in August
blackberry hedge again, the one that runs east along the railway line towards Moorland Wood, to the scent of the sun in long grass, the lazy buzz of summer's insects, the grazes and scratches along my arms ignored for the sake of the ripe fruit.

I'm on my last jar: I don't know how long I can make it last.

I made this year's apple jellies  - Mapple (apple and mango), Chapple (apple with chilli) and Whapple (you're probably noticing a pattern now (!) - apple with whisky) - from the leftovers, the occasional overlooked fruit and the windfalls, after the pickers rolled purposefully through the orchard in September then tractored their brimming crates to Chegworth Valley Farm, not far from Harrietsham, Kent, to be made into juice.

The Deme family who run Chegworth have taken our apples for several years. David Deme established the fruit farm in the early 1980s on a 15 acre parcel of land that had originally been a dairy farm attached to the Leeds Castle estate.
Today the farm stretches across 100 acres, all of it certified organic by the Soil Association: apples, pears, soft fruit, seasonal vegetables and salads. But these are cold facts and the reality of what happens on the farm is far more vibrant and life-affirming. Let me try again.

Have you ever tasted sorrel fresh from the ground? It's like a burst of lemon juice across your tongue.

And nasturtium leaves and their bright, carrot-coloured flowers? The surprising peppery bite of radish heat. 

In a poly-tunnel, still simmering with the smell of summer in November, the ripening strawberries grow like trees, fruit spilling from their waist-high raised and propped up beds.  Another tunnel opens like a yawn, the organic soil raked ready for planting with more salad crops: rocket, or rainbow
chard, or spinach. 

These are the whispering crops: their delicacy and freshness picked and bagged and sold within a day or two. Back at the farm entrance the apples are causing more of a hullabaloo: rumbling and chundering out of wooden bins, along conveyor belts, through baths and presses, their juice flowing one way into the stainless steel vats, their flesh rolled and spilled another to go back onto the land as fertiliser. 

Egremont Russet, Cox, Bramley: all shades of apple gold. Or Apple and Beetroot, or Elderflower, or Strawberry, or Blackberry. Pasteurised, bottled, capped, cooled, cleaned, labelled and boxed. 

Perhaps the day I visited coloured my response to the farm: one of our recent blue-skyed and sun-plumped November days when everything seems right. But even on a cold muddy January day you couldn't help but be impressed by what happens here: the land loved and respected.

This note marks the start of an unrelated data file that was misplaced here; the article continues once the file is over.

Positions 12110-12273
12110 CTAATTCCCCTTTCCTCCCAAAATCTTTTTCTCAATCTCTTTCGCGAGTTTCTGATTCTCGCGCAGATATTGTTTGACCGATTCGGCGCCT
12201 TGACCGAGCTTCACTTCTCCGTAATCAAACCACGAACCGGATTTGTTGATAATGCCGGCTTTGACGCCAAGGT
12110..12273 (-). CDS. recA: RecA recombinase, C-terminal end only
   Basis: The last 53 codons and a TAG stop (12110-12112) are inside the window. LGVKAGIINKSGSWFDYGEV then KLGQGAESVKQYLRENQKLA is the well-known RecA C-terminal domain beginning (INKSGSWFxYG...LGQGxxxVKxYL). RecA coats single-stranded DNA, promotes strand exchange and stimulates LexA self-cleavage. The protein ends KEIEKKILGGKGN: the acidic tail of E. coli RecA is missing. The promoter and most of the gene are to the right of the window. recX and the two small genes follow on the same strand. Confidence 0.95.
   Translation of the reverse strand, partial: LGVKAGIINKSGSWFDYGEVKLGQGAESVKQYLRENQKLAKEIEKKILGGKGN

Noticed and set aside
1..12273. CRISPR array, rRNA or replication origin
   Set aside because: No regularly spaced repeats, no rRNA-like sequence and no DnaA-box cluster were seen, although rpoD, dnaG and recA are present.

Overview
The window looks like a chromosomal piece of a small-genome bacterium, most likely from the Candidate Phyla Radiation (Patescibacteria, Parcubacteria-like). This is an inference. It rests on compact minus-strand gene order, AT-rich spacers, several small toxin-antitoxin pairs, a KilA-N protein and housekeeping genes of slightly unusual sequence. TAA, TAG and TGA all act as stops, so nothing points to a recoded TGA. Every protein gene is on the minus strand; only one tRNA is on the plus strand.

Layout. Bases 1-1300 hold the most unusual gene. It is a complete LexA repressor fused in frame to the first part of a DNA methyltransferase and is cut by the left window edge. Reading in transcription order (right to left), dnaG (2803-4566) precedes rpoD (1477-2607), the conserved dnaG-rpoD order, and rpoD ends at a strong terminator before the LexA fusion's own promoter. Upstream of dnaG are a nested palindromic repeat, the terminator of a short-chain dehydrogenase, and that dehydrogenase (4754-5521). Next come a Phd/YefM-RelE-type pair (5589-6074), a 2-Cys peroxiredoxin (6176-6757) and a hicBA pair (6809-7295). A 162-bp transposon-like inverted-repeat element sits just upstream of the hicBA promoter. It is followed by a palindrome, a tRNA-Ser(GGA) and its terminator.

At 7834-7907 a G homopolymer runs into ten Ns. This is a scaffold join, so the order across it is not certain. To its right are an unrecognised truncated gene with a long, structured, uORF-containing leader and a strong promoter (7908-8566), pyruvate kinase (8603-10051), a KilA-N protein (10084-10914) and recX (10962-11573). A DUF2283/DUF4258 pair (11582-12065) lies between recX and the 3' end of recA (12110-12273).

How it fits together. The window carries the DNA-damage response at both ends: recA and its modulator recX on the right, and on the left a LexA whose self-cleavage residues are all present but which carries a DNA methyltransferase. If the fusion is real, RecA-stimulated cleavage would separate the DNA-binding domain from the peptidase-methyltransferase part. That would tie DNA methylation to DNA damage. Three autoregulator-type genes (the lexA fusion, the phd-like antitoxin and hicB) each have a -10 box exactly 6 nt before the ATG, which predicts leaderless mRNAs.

Want a little more magic? How about a gleaming raspberry whose hull lifted out like Cinderella's foot from a glass slipper. 

The small rewards. The great gifts.

Hungry Writing Prompt
Write about what happens in the earth. 

Extreme Baking, or The Revenge of the Jam Tart

There have been a few pastry related discussions in our house over the last week.

'It's frozen,' I said, picking up the box of puff pastry Tony'd just bought.
'Can't I put it in the microwave?' he asked
'No, it'll start cooking at the edges before the centre thaws.'
'I'll leave it to defrost then.'
'But aren't you cooking now? It'll take a good couple of hours to defrost.'
'I'll go and buy some fresh pastry.'
'I didn't know they sold fresh pastry.'

'What are you doing?' he asked.
'Trying to unstick your pastry sheet. If you're going to unroll it on the wooden counter, and leave it, then make sure the paper's underneath it.'

Me: 'What are those brown marks?'
Him: 'I used the wholemeal flour to roll it out thinner.'

I really am trying to be supportive but when I see someone wiping a wooden surface with a ball of puff pastry 'to pick up all the crumbs' then my resolve falters. Best to leave the room at this point and repeat, 'My way isn't the only way' a few dozen times until the desire to criticise passes.

Tony's enthusiasm is one of his best qualities and it's what I love so much about him too. He oozes it. Will have a go at anything and work out any snags along the journey. As you might have guessed I'm more of a 'read all instructions, get everything ready, imagine what might possibly go wrong, and only then begin' kind of person. I'm also very territorial when it comes to the kitchen. Note to self: learn to share more.

Hungry Writing Prompt
Write about having to share something with someone.

But on an 'it'll be all right on the night' note, it did. They did. Mostly. The chicken tikka slices (made with leftover chicken and wrapped in puff pastry) were delicious: the pastry golden, the filling spicy and sweet with a dollop of mango chutney. 

And the jam tarts had their good points too: pastry thinly rolled and lightly crisp. Although I think our disagreement over the optimum depth of a jam tart has had an effect. The ones filled with chunky apple puree mixed with blackberry jam (left of pic below) were lovely. The ones filled just with plum and damson jam were Jam Attacks. Invasion of The Jam Monsters. Jam Tarts: The Apocalypse. There is no scary movie title that can exaggerate their overwhelming, almost suffocating jamminess. 

'Do you want to finish this,' I asked Tony, handing him the other half.
'Too much jam?' he asked with more than just a hint of a rhetorical question. 

I don't think he'll insist on using the muffin tin to make jam tarts again.